spk01: Thank you, Drew. Good afternoon, everyone. Following the recap of the quarter, I'll provide more context for our Q1 results and our plans to deliver against our key financial targets. It was another quarter of strong pet growth for Trupanion. We acquired over 74,000 new subscription pets, including 4,000 new pets from Europe. While the Trupanion product remains the primary engine behind our reportable performance, we're excited that our new initiatives, including international markets, are starting to positively impact our growth. Excluding European activity, on a per-pet basis, we enrolled 18% more subscription pets at an average cost of $247,000. which is $54 less than the prior year period. I'm encouraged by the overall efficiency of our spend, which was especially impressive given the margin headwinds faced throughout the quarter. Growth within our core Trupanion product remained robust, led once again by the Vet Channel. We also continued to see strong growth from our members referring their friends and adding pets to their family. Member retention for the quarter remained at healthy levels and on a trailing 12-month basis, the average Trupanion pet stayed with us for 75 months. With necessary pricing continuing to roll through our book, we're doubling down on our approach to communicate our value proposition and to deliver on our pricing promise. I remain encouraged by our ability so far to sustain high levels of retention within our Trupanion product, but do expect to see some pressure throughout the year as pricing rolls through our total book. That said, our expected ARPU increases should more than offset any revenue impact from this pressure. After several quarters of foundational work, we're finally seeing price take effect, As a reminder, in January, we had 11.2% pricing approved and flowing through the business. In February, it was 13.1% and in March, it was 14.4%. We expect to exit April at 15.8%, May with 16% and June at 17.4% approved and flowing through. We also have an additional 6% filed for which, if successful, would equate to 23% pricing action flowing through by the end of 2023. This additional pricing action is reflective of the step-up in veterinary invoice expense we saw in Q1, as well as some additional proactive pricing actions. As a reminder, pricing changes are applied immediately to new pets, but flow through our existing book over a 12- to 18-month period, depending on state approval timing. For this reason, and accounting for the ongoing impact of Mix of Business, we do not expect to get the full benefit of this pricing action in ARPU. We will continue to take a proactive stance to get ahead of future increases in the cost of veterinary care to return to our margin targets as soon as feasible. Between then and now, the team will remain disciplined in acquiring pets where we're accurately priced to our value proposition, allocating capital to our most efficient channels, and operating well within our variable and fixed cost structure. So far this year, the team has worked well to improve our operational efficiency during the quarter, despite the additional 50 basis points of expense shifting out of development. the team executed well to hold combined variable and fixed expense margins in line year over year. A few weeks ago, we took important steps to reorganise the way our teams are structured. This decentralised approach, moving from one to multiple P&Ls, was a core component of our 60-month plan and is expected to provide us with greater visibility into our data, allowing us to identify emerging trends more quickly and set us up to act with greater speed and precision. We further expect these changes to strengthen our data collection and inspection process, improve our level of forecasting, build on our regulator relationships, and file for and approve our pricing needs much closer to real-time. Already this approach is providing us with greater insights, reporting, and decision-making. As Drew noted, with recent in-depth analysis of our data, we increased our reserves for prior and current periods by approximately $4 million. We will continue to build on this in the coming months, applying more refined approaches to both pricing and growth. In the year ahead, we expect solid growth in subscription pets and revenue, with the bulk of this growth to come from categories we're achieving our target loss ratio of 71%. Conversely, categories where we're yet to achieve the necessary rate adjustments will have pace of growth slowed or paused until we can confidently offer a value proposition consistent with our brand and our pricing promise. I'll echo Daryl's earlier remarks that we have no intention of trying to control the cost of veterinary care. We will maintain our cost-bus approach that is especially challenging in the current environment where vet inflation has increased at times and in amounts that we haven't seen in the past 20 years. We have, and always will, target the highest sustainable value proposition in the industry, which drives higher retention, high lifetime value, and greater alignment with veterinarians. We are confident we will come out of this inflationary period stronger than we entered it. Today's operating environment is not without its challenges, but it also greatly reinforces the need that Trupanion serves in the market, helping pet parents to budget and care for their pet if they become sick or injured. This need has and will only continue to grow in the years ahead. As I look at our business long term, I couldn't be more excited. As further detailed in our recent shareholder letter, the cost of veterinary care is going to continue to escalate at rates higher than ordinary inflation. Self-insurance, Our biggest competitor is under pressure with the cost of caring for unexpected accidents and illnesses outpacing pet owner savings accounts. Our international expansion is doubling our addressable market, both in the number of pets and the veterinarians we can help. The moats we have been building for decades, along with the values that we live by, continue to resonate with our constituents. Our target customer, the loving and responsible pet parent, continues to strengthen the bond with their four-legged family members. We do what we can for our pets. They're part of our family. So, before I hand it back over to Daryl, I want to take a moment to recognise Drew and to thank him for his time with Trupanion. Drew is a man of great character and is well respected by the finance team. We thank him for his assistance in ensuring a smooth transition in finance leadership, including handing the reins over to Wei Li, who will step into the role of interim CFO on June 1st. We are in the process of conducting a comprehensive search for a permanent CFO, However, in the meantime, Darrell and I have the utmost confidence in Wei and his ability to lead the finance team until a permanent replacement is named. Thank you again, Drew. With that, I'll hand the call back over to Darrell. Darrell?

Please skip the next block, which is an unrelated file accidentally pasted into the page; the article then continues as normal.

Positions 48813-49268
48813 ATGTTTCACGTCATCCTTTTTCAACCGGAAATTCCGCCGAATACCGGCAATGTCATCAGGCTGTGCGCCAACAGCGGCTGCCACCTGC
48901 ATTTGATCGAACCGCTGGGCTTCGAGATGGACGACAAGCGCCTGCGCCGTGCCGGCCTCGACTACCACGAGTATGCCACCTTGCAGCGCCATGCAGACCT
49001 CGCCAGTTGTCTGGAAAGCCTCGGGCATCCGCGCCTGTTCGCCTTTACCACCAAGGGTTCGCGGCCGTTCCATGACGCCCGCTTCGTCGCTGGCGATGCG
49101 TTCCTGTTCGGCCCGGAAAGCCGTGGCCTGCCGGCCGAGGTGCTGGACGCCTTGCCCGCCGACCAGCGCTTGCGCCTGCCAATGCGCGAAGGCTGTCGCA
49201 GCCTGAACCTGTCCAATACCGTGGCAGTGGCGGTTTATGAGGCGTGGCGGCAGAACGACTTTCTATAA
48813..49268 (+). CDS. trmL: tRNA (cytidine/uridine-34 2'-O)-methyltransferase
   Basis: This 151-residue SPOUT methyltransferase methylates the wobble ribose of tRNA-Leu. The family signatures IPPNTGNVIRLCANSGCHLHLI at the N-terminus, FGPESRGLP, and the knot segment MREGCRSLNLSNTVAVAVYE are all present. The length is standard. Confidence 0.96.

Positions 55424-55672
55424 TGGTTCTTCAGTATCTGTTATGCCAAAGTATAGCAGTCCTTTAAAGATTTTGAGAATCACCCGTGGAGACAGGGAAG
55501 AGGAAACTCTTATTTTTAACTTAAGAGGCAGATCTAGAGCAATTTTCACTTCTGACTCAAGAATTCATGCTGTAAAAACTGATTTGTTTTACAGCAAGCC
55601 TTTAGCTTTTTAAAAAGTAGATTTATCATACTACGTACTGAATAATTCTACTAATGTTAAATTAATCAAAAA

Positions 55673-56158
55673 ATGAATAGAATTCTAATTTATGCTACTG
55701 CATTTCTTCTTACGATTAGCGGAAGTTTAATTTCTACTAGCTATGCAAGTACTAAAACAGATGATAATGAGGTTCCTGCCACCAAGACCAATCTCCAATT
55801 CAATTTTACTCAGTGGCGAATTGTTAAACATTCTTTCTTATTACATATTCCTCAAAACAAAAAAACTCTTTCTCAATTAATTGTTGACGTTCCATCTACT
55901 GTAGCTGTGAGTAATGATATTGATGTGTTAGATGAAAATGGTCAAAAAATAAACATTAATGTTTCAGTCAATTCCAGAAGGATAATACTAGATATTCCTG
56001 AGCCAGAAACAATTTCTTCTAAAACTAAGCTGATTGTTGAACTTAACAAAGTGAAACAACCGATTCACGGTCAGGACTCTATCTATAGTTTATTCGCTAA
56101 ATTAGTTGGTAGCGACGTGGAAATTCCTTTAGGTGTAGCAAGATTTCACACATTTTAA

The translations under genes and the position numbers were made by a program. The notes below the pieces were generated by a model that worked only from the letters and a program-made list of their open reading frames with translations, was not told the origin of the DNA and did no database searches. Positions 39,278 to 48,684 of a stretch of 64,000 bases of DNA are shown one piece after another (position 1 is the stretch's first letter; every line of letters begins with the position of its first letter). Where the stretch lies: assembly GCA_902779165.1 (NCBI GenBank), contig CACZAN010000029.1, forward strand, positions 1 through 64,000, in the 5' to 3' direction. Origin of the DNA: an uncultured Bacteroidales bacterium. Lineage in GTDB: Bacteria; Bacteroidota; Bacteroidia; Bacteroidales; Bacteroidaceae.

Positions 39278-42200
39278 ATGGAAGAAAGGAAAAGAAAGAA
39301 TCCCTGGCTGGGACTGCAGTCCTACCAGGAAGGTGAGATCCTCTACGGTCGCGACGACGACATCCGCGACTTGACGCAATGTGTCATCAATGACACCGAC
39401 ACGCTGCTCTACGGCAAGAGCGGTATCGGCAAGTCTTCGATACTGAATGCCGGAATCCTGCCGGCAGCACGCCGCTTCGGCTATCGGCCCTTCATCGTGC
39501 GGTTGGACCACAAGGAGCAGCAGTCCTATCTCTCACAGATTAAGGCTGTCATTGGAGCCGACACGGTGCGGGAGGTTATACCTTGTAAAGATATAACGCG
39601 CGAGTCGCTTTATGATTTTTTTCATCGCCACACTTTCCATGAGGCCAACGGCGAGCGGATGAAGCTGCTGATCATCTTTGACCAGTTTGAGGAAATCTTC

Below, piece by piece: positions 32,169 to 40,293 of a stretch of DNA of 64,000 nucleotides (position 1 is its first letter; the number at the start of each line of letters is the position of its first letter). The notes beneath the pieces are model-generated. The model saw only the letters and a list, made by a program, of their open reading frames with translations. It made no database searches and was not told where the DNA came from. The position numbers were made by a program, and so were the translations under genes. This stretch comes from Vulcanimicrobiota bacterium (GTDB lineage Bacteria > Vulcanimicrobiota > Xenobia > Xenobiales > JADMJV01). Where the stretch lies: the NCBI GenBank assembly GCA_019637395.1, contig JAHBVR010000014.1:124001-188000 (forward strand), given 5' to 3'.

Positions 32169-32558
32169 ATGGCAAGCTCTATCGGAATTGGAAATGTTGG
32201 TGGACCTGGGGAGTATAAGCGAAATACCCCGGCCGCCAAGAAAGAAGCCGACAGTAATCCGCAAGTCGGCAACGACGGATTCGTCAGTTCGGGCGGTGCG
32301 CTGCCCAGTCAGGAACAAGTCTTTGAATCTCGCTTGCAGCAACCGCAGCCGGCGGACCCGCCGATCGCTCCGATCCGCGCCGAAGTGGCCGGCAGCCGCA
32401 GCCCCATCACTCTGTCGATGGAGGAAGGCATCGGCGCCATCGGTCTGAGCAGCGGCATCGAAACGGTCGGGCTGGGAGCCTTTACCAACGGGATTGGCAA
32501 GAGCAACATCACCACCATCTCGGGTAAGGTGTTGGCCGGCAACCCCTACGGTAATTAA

spk02: Thanks, Margie. At Trupanion, we value trust and transparency. These values form the basis of our interactions with all stakeholders, including pet owners, veterinarians and their staff, state regulators, team members, and you, our shareholders. We value the trust you have placed in us and recognize the importance of delivering on our promises. With this in mind, we invite you to join us for our two upcoming investor-focused events. This weekend, Margie and I will be hosting our annual Q&A following Berkshire Hathaway's annual shareholder meeting in Omaha. This is a great forum to connect with long-term like-minded investors. On June 7th, we will host our annual shareholders meeting at our headquarters in Seattle. This once-a-year event is your opportunity to hear directly from the team members leading the execution of our 60-month plan in an open Q&A forum. We hope to see you there. More details, including registration, are included on our investor relations website. With that, we'll open it up for questions.